The trilogy thus embodies two of Coetzee’s persistent themes: generational conflict and the problem of “recognition.” The two are intertwined. Generational conflict in his novels takes the form of children’s struggle, not to free themselves from parents but to be understood by them—to be understood as different from them. That is Lucy’s struggle with her father, David Lurie, in Disgrace (1999), as she chooses to stay on the farmstead where she has been raped. In The Master of Petersburg (1994), a Dostoyevskian novel about Dostoyevsky, it is Pavel’s struggle with his stepfather, the writer himself. But the story is invariably told from the parent’s perspective—in the trilogy, from the perspective of Simón. Which means it takes the form of a baffled, anguished, desperate drive, not to be understood, but to understand: to leap the gulf from self to other, to penetrate the secrets of another soul.

And that is Coetzee’s greatest theme of all, the thread that runs throughout his work, that structures his work. We also find that drive directed in his novels toward the racial other: toward the blinded “barbarian” girl in Waiting for the Barbarians (1980); toward the black and all-but-mute protagonist in Life and Times of Michael K (1983); toward Friday in Foe (1986), Coetzee’s rewriting of Robinson Crusoe, who has had his tongue cut out—figures who cannot speak or will not speak or can’t be heard. In Elizabeth Costello (2003), in a pair of bravura passages, we find it directed toward figures who aren’t even human: animals in captivity and the gods on high. Elizabeth Costello is a writer; she is Coetzee’s alter ego as a writer. The problem of understanding, in his conception—the problem of “recognition”—is the writer’s essential predicament: how to speak for others; how to make the other speak.

Davíd is luckier than Pavel or Lucy. In the trilogy’s second installment, he finds adults who get him. He enrolls in an academy of music and dance that is run by a couple, Juan Arroyo and Ana Magdalena, whose sensibility speaks to his own. The numbers are music, they teach. The numbers are stars. We play and dance—the dance of Two, the more intricate dance of Three, the still more intricate dance of Five—to summon them down from the heavens. Rather than individuals being regarded as numbers, as is the practice of states and bureaucracies (a census is conducted during The Schooldays of Jesus), numbers are regarded as individuals, unique and sacred beings. The world is re-enchanted; instrumental reason is rejected; the universe is apprehended in a way both new and ancient.

But despite this promising development, the academy is also where the trilogy runs headlong, it appears, into The Brothers Karamazov—or at least into the brothers Karamazov—derailing its hopeful trajectory. There is an Alyosha, a young assistant and, like his counterpart in Dostoyevsky, a gentle and sensitive soul. There is a Dmitri, a kind of hanger-on (he’s a guard at the nearby museum) and, as in the earlier novel, a brutal sensualist and sentimentalist. There is no Ivan, but there is, as we saw, a Juan, the Spanish equivalent, a luftmensch like his predecessor.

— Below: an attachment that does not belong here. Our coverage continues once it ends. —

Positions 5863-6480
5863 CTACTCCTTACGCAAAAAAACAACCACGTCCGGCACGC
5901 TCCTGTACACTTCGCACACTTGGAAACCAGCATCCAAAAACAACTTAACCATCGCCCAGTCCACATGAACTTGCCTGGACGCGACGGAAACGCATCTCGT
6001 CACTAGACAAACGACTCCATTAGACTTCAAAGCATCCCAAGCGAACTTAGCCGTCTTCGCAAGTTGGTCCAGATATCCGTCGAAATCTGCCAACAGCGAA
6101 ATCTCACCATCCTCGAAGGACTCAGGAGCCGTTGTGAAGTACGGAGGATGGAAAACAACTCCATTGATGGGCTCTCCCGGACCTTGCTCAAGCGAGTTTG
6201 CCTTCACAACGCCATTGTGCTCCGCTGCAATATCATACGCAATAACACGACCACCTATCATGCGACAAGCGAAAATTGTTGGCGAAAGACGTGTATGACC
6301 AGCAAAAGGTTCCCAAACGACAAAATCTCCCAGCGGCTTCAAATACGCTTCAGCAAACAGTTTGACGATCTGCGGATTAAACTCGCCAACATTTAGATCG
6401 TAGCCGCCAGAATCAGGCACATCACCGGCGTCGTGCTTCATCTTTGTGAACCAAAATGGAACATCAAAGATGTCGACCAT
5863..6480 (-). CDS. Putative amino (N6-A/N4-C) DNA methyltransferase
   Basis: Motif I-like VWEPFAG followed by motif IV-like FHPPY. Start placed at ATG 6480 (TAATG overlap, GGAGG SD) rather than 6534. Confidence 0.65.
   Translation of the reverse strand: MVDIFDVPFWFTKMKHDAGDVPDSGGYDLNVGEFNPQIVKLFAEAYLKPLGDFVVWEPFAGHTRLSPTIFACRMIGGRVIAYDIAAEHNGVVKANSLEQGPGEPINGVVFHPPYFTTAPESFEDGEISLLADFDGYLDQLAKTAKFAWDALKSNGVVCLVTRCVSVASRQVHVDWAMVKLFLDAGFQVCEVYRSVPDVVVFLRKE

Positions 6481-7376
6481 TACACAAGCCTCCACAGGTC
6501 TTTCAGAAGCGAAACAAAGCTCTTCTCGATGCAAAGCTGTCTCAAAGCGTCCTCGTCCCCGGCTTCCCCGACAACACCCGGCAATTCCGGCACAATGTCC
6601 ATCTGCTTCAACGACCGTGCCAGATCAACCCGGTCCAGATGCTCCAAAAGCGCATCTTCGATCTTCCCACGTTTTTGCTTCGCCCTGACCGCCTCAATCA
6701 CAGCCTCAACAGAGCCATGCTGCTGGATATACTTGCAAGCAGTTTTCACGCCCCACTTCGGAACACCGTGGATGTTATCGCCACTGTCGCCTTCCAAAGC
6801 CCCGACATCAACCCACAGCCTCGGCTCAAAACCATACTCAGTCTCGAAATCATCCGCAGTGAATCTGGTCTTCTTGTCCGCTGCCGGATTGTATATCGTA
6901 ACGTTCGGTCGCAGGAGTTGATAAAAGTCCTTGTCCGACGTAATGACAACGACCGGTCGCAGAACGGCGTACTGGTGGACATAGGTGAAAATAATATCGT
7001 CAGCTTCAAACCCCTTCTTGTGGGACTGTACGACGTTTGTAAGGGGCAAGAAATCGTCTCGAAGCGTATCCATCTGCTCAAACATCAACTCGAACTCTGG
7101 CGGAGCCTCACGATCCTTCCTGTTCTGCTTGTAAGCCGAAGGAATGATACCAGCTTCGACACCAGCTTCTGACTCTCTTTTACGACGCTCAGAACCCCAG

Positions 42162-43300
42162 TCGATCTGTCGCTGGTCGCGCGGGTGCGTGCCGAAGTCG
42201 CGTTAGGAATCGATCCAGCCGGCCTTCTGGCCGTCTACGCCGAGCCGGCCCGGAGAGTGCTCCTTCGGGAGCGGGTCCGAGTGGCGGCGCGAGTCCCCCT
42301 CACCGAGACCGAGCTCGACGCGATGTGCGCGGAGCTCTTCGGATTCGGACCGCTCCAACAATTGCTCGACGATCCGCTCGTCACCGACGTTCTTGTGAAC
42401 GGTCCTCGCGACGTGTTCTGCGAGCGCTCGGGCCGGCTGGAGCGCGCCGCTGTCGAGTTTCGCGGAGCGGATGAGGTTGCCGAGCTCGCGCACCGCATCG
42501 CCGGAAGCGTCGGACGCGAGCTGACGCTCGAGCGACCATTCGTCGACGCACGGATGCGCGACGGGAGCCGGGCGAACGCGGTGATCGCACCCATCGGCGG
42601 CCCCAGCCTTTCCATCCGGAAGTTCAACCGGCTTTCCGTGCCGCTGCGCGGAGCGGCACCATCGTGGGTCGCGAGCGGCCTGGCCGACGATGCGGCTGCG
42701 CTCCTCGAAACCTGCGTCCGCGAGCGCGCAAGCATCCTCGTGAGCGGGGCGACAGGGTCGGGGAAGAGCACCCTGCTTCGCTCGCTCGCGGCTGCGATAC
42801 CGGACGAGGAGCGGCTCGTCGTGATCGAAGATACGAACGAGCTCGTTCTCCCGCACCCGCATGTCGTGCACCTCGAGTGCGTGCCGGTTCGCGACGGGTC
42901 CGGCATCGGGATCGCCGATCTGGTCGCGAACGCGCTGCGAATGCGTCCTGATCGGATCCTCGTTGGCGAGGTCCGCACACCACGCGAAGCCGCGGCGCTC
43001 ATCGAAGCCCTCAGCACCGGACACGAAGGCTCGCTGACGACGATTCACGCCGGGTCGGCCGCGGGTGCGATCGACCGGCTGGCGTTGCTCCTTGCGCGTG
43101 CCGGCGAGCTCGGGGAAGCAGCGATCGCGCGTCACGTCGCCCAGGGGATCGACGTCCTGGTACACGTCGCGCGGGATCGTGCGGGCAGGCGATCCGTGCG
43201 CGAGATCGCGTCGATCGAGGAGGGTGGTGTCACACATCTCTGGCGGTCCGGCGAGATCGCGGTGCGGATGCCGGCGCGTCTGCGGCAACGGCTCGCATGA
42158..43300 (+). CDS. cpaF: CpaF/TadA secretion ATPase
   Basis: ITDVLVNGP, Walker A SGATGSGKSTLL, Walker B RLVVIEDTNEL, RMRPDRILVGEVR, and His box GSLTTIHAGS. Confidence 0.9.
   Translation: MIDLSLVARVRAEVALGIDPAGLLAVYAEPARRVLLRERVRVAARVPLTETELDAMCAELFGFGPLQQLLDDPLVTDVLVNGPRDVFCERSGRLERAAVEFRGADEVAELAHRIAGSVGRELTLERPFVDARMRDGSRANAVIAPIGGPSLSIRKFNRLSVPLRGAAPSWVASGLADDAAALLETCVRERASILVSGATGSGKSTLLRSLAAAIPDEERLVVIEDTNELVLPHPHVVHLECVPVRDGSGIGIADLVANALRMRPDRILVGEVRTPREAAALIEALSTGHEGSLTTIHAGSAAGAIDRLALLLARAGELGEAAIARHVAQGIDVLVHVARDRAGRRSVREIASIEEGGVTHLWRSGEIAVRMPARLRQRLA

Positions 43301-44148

In the middle of the novel—at the center of the trilogy—Dmitri commits an unspeakable, intimate murder. He is remanded to a mental institution: This is a society that believes in psychiatry, not sin. Some weeks later, as the volume culminates, the academy puts on a lecture-demonstration. Davíd dances Seven, a vision of grace. “As if the earth has lost its downward power,” Simón thinks, “the boy seems to shed all bodily weight, to become pure light.” From the back of the theater, Dmitri, escaped, bursts in. “Forgive me,” he cries. And here Davíd displays his superhuman (if not exactly Christlike) moral gifts. No forgiveness, he decrees: “You must bring her back.” The judgment represents a kind of spiritual riddle—or, if you will, a parable.

It is no spoiler to reveal that The Death of Jesus narrates Davíd’s demise. Here, at last, the trilogy rises to stretches of power and beauty. As affecting as Davíd’s decline is—his classmates, like disciples, gather around his hospital bed to be enchanted by his tales—its aftermath is even more so. A comet has traversed the sky, and those who witnessed it are left to seek its meaning and dispute its legacy. Legends take shape; a miracle is reported; a mystery is mooted; competing cults are born. Coetzee is conducting a thought experiment. What does it look like when the truth arrives on Earth in the frail vessel of a human being? How can we recognize it? What do we grasp of it? In what ways does it change the world?

And do we even believe that that is what has taken place? His titles notwithstanding, Coetzee offers no definitive proof that the trilogy does indeed narrate a visitation from the divine. Maybe the boy is just exceptional. (Maybe those are the same thing.) As important here as is The Brothers Karamazov, the chief presiding presence is Don Quixote. Early on, Simón obtains a copy for Davíd, in a children’s illustrated version, and the book becomes a point of reference, implicit and explicit, for the rest of the trilogy. Simón plays Sancho Panza, the stolid but faintly ridiculous man of common sense, to Davíd’s Don Quixote, the florid and passionate fabulist—except, that is, when the roles are reversed, just like in the original. (There can be no more quixotic a moment than when Simón lays eyes on Inés and decides that she must be Davíd’s mother.)

Coetzee is asking Cervantes’s questions as well. Is truth a function of perspective? Are reason and the senses the only valid ways of knowing? What is real—or more to the point, is there more than one way for a thing to be real? Do the products of the imagination—beliefs that we need to believe, memories that we construct, legends that we tell of people after they have gone, novels like Don Quixote—possess their own reality, especially given that they clearly have the power to affect the world? When the truth arrives on Earth, Coetzee suggests, it takes the form of a question.


This article appears in the June 2020 print edition with the headline “The Special Child.”